While this is always observable in the physical sense it can be further categorised as being 'readiness for physical exertion' ... A readiness for physical exertion typically means that these effects are increased further in terms of their intensity and ... This is when a person prepares themself for significant physical exertion. For example, before a sportsperson begins to play, ... In addition to physical distance, the level of intimacy between conversants can be determined by "socio-petal socio-fugal axis ...
He believes that "opportunity is important but exertion is indispensable" (p553). It is not luck that makes a man a self-made ... man, but considerable physical and mental effort. Douglass underlines the importance of hard work as a necessary means to ...
The physical frame is capable of great and long-continued exertion. Their mental capacity renders them incapable of successful ... his inquiry into the physical, mental, and moral development of the negro race seems to point them clearly, as peculiarly ...
... is a way of measuring physical activity intensity level. Learn more... ... The Borg Rating of Perceived Exertion (RPE) is a way of measuring physical activity intensity level. Perceived exertion is how ... Benefits of Physical Activityplus icon *Physical Activity and Cancer. *Health Benefits of Physical Activity for Children, ... Adding Physical Activity to Your Lifeplus icon *Making Physical Activity a Part of a Childs Life ...
Physical recovery is a very complex subject, involving several aspects of life. It has also elicited many myths and ... How can you adequately recover from physical exertion?. Physical recovery is a very complex subject, involving several aspects ... Fluid loss occurs mainly through the skin after physical exertion. This fluid must be replaced for proper recovery and to avoid ... Unfortunately, stretching a muscle immediately after physical exertion carries no benefits for recovery. On the contrary, it ...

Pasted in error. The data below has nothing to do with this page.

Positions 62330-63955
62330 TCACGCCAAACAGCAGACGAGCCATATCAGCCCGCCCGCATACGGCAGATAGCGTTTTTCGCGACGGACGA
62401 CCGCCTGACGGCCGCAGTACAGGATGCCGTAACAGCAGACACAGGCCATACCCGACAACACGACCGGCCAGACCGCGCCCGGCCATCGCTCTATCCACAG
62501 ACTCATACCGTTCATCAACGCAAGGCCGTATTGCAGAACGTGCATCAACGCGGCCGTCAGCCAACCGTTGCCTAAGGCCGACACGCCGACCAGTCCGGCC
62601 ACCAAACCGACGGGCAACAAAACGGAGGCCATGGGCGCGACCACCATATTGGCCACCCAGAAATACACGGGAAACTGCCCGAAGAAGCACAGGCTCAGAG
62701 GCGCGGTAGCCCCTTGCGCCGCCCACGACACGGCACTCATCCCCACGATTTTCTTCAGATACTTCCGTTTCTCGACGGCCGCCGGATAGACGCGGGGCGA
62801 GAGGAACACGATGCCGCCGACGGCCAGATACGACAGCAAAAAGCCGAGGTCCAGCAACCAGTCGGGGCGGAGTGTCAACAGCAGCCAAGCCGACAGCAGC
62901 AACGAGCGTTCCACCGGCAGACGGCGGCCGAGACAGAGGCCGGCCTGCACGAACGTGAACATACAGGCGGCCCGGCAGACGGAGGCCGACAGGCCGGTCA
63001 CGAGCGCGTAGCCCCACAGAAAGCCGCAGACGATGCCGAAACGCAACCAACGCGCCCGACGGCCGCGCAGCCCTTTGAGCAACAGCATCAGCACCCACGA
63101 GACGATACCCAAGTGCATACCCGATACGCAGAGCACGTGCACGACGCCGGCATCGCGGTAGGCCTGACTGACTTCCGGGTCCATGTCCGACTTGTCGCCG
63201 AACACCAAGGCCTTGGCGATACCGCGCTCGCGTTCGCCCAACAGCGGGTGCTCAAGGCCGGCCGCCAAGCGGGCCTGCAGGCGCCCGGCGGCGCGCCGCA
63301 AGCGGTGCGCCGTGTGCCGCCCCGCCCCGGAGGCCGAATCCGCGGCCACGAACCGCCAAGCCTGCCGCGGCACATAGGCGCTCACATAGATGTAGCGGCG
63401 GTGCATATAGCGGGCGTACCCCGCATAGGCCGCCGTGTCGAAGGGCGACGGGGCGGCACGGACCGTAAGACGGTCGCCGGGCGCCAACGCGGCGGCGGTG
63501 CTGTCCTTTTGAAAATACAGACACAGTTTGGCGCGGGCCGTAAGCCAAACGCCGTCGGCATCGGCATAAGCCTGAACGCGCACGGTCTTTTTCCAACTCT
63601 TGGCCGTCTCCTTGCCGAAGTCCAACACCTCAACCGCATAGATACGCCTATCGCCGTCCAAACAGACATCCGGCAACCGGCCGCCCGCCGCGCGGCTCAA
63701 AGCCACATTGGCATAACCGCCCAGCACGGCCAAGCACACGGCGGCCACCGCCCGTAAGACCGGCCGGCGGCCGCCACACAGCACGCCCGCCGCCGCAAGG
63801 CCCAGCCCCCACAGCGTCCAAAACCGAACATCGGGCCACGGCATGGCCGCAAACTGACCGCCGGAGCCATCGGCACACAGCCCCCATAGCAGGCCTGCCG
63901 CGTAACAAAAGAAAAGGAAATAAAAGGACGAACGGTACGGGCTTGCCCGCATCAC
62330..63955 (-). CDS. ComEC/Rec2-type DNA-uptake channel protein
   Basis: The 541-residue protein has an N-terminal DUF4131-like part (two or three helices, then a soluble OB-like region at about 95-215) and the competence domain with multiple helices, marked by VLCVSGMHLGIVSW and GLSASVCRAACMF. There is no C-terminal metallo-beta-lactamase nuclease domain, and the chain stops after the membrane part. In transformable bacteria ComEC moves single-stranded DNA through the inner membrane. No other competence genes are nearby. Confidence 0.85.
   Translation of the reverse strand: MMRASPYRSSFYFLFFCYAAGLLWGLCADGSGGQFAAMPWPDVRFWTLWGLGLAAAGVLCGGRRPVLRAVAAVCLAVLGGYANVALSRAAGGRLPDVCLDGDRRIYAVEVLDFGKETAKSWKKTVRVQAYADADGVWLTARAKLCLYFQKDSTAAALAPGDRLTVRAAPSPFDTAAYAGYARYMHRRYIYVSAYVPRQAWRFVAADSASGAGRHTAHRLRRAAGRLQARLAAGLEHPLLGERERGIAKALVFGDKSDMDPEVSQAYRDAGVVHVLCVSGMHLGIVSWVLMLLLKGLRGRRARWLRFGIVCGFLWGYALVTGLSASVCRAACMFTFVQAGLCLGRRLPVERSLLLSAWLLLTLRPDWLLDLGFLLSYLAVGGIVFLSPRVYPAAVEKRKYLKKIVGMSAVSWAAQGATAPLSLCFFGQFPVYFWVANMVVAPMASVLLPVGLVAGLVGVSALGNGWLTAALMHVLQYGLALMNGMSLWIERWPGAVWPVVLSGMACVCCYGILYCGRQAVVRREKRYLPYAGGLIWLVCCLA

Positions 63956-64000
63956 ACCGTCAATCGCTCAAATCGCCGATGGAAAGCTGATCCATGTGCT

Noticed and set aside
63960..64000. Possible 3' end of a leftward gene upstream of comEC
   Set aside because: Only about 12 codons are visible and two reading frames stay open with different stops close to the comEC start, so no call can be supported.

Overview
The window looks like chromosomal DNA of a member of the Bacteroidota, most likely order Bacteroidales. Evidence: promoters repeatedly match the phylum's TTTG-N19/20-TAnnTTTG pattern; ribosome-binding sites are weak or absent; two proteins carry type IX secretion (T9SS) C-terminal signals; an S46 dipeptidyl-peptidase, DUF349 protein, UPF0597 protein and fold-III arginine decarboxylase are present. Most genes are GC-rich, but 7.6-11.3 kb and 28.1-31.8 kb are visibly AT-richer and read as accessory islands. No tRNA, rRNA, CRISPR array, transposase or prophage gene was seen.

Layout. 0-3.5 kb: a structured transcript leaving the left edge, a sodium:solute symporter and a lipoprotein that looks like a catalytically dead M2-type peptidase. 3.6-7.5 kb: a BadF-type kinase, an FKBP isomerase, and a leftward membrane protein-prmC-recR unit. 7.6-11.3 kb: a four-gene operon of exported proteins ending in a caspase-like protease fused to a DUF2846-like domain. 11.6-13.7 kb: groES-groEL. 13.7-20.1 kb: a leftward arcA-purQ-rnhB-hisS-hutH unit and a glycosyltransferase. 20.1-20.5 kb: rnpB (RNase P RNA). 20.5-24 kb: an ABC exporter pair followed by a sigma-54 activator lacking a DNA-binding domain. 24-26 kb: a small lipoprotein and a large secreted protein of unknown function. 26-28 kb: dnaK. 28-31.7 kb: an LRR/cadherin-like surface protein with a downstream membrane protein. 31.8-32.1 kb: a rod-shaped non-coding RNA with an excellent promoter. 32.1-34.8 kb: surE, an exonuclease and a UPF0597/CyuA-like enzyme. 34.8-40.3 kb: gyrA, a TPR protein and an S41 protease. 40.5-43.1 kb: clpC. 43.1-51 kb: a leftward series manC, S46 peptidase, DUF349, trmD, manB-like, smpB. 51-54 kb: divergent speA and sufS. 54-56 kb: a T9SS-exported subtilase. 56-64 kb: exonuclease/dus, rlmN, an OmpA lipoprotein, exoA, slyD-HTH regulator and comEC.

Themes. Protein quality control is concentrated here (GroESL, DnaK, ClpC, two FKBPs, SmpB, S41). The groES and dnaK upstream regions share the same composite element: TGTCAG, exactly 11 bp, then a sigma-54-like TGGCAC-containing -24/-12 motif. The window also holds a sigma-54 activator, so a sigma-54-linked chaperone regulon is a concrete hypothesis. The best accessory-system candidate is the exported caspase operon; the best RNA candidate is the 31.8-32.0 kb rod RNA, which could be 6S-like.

Exertion is the physical or perceived use of energy. Exertion traditionally connotes a strenuous or costly effort, resulting in ... Look up exertion in Wiktionary, the free dictionary. Measuring Physical Activity Intensity: Perceived Exertion (Borg Rating of ... "Perceived Exertion (Borg Rating of Perceived Exertion Scale) , Physical Activity , CDC". www.cdc.gov. 2020-09-17. Retrieved ... A rating of perceived exertion, as measured by the RPE-scale, or Borg scale, is a quantitative measure of physical exertion. ...
... Akinogal 03.12.2023 2 комментариев к записи ... 2 thoughts on "Hydration for staying hydrated during extended periods of physical exertion" * Dishicage: ... Hydration for staying hydrated during extended periods of physical exertion - You also need to keep tabs on your water intake ... Hydration for staying hydrated during extended periods of physical exertion. Hydration Before, During & After A Workout , ...